ScopeImpactLikelihood
Confidentiality
Read Data
+ Mitigations
Passively monitor cellular network connection for real-time threat detection and logging for manual review.
+ Content History
Submissions
Submission DateSubmitterOrganization
2015-11-09CAPEC Content TeamThe MITRE Corporation
Modifications
Modification DateModifierOrganization
2018-07-31CAPEC Content TeamThe MITRE Corporation
Updated Attack_Motivation-Consequences

CAPEC-609: Cellular Traffic Intercept

Attack Pattern ID: 609
Abstraction: Detailed
Status: Draft
Presentation Filter:
+ Description
Cellular traffic for voice and data from mobile devices and retransmission devices can be intercepted via numerous methods. Malicious actors can deploy their own cellular tower equipment and intercept cellular traffic surreptitiously. Additionally, government agencies of adversaries and malicious actors can intercept cellular traffic via the telecommunications backbone over which mobile traffic is transmitted.
+ Typical Severity

Low

+ Relationships

The table(s) below shows the other attack patterns and high level categories that are related to this attack pattern. These relationships are defined as ChildOf, ParentOf, MemberOf and give insight to similar items that may exist at higher and lower levels of abstraction. In addition, relationships such as CanFollow, PeerOf, and CanAlsoBe are defined to show similar attack patterns that the user may want to explore.

+ Relevant to the view "Mechanisms of Attack" (CAPEC-1000)
NatureTypeIDName
ChildOfStandard Attack PatternStandard Attack Pattern - A standard level attack pattern in CAPEC is focused on a specific methodology or technique used in an attack. It is often seen as a singular piece of a fully executed attack. A standard attack pattern is meant to provide sufficient details to understand the specific technique and how it attempts to accomplish a desired goal. A standard level attack pattern is a specific type of a more abstract meta level attack pattern.157Sniffing Attacks
+ Prerequisites
None
+ Skills Required
[Level: Medium]
Adversaries can purchase hardware and software solutions, or create their own solutions, to capture/intercept cellular radio traffic. The cost of a basic Base Transceiver Station (BTS) to broadcast to local mobile cellular radios in mobile devices has dropped to very affordable costs. The ability of commercial cellular providers to monitor for “rogue” BTS stations is poor in many areas and it is assumed that “rogue” BTS stations exist in urban areas.
+ Consequences

The table below specifies different individual consequences associated with the attack pattern. The Scope identifies the security property that is violated, while the Impact describes the negative technical impact that arises if an adversary succeeds in their attack. The Likelihood provides information about how likely the specific consequence is expected to be seen relative to the other consequences in the list. For example, there may be high likelihood that a pattern will be used to achieve a certain impact, but a low likelihood that it will be exploited to achieve a different impact.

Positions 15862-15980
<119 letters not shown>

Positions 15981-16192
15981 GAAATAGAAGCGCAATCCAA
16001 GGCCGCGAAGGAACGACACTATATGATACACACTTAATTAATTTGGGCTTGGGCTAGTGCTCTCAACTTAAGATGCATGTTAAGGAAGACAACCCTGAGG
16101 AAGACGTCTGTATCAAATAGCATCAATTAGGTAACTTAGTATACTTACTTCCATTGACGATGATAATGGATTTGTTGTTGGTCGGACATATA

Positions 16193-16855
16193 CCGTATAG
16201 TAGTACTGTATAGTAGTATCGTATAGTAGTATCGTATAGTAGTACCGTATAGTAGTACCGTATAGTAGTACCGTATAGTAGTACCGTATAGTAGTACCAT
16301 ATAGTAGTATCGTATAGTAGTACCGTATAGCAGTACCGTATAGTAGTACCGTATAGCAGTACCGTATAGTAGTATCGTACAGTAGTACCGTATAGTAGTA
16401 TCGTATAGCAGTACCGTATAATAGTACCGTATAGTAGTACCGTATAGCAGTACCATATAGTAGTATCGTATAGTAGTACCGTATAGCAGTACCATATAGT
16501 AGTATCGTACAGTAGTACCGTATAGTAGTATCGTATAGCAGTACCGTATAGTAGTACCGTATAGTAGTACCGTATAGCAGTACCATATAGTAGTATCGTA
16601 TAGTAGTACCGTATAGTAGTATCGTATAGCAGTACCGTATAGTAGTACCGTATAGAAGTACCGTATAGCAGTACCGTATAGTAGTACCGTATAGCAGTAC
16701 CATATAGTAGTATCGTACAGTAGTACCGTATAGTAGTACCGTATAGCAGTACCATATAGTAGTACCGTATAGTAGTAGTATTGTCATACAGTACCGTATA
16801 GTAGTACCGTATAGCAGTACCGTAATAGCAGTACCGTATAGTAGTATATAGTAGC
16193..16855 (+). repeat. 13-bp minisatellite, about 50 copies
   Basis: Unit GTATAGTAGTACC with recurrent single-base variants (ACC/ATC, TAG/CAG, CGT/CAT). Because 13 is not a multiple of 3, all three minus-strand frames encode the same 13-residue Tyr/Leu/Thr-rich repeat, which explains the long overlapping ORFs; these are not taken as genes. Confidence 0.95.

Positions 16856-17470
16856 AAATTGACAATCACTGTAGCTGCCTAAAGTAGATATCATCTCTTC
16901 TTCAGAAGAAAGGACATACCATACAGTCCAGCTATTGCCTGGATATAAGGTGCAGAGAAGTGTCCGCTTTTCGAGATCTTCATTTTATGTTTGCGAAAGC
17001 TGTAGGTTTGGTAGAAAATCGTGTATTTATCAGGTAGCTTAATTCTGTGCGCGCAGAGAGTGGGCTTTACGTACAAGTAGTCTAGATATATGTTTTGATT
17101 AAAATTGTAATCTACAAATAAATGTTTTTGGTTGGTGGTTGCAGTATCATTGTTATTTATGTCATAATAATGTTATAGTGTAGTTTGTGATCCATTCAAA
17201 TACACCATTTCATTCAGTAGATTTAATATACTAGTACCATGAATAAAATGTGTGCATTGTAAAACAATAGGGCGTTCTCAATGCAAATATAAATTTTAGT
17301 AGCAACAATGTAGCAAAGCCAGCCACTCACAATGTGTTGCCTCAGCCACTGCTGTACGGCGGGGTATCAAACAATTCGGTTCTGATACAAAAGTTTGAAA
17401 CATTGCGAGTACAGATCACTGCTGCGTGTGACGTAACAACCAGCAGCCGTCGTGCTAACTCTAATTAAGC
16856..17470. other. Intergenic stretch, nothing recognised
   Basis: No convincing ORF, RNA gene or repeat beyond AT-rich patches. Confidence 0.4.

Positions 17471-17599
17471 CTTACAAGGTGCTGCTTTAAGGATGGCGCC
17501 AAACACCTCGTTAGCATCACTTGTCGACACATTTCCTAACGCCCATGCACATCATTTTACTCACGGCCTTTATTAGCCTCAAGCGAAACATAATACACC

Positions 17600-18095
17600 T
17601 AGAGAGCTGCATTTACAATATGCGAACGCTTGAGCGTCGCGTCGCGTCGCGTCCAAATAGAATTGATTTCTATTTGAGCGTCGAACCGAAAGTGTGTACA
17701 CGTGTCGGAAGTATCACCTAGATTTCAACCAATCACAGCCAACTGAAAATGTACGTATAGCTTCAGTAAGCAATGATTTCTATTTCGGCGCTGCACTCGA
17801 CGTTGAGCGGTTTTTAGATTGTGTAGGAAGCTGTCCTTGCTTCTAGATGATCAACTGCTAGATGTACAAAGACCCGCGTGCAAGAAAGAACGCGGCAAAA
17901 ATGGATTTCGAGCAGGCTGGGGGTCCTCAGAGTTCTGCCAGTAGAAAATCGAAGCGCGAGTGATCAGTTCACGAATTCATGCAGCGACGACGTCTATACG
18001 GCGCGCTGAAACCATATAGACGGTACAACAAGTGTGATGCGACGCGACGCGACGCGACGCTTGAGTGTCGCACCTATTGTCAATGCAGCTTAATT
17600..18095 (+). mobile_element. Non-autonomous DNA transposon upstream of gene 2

ScopeImpactLikelihood
Confidentiality
Read Data
+ Mitigations
Encryption of all data packets emanating from the smartphone to a retransmission device via two encrypted tunnels with Suite B cryptography, all the way to the VPN gateway at the datacenter.
+ Content History
Submissions
Submission DateSubmitterOrganization
2015-11-09CAPEC Content TeamThe MITRE Corporation
Modifications
Modification DateModifierOrganization
2015-12-07CAPEC Content TeamThe MITRE Corporation
Updated Related_Attack_Patterns
2018-07-31CAPEC Content TeamThe MITRE Corporation
Updated Attack_Motivation-Consequences

CAPEC-623: Compromising Emanations Attack

Attack Pattern ID: 623
Abstraction: Detailed
Status: Draft
Presentation Filter:
+ Description
Compromising Emanations (CE) are defined as unintentional signals which an attacker may intercept and analyze to disclose the information processed by the targeted equipment. Commercial mobile devices and retransmission devices have displays, buttons, microchips, and radios that emit mechanical emissions in the form of sound or vibrations. Capturing these emissions can help an adversary understand what the device is doing.
+ Typical Severity

Low

+ Relationships

The table(s) below shows the other attack patterns and high level categories that are related to this attack pattern. These relationships are defined as ChildOf, ParentOf, MemberOf and give insight to similar items that may exist at higher and lower levels of abstraction. In addition, relationships such as CanFollow, PeerOf, and CanAlsoBe are defined to show similar attack patterns that the user may want to explore.

+ Relevant to the view "Mechanisms of Attack" (CAPEC-1000)
NatureTypeIDName
ChildOfStandard Attack PatternStandard Attack Pattern - A standard level attack pattern in CAPEC is focused on a specific methodology or technique used in an attack. It is often seen as a singular piece of a fully executed attack. A standard attack pattern is meant to provide sufficient details to understand the specific technique and how it attempts to accomplish a desired goal. A standard level attack pattern is a specific type of a more abstract meta level attack pattern.189Black Box Reverse Engineering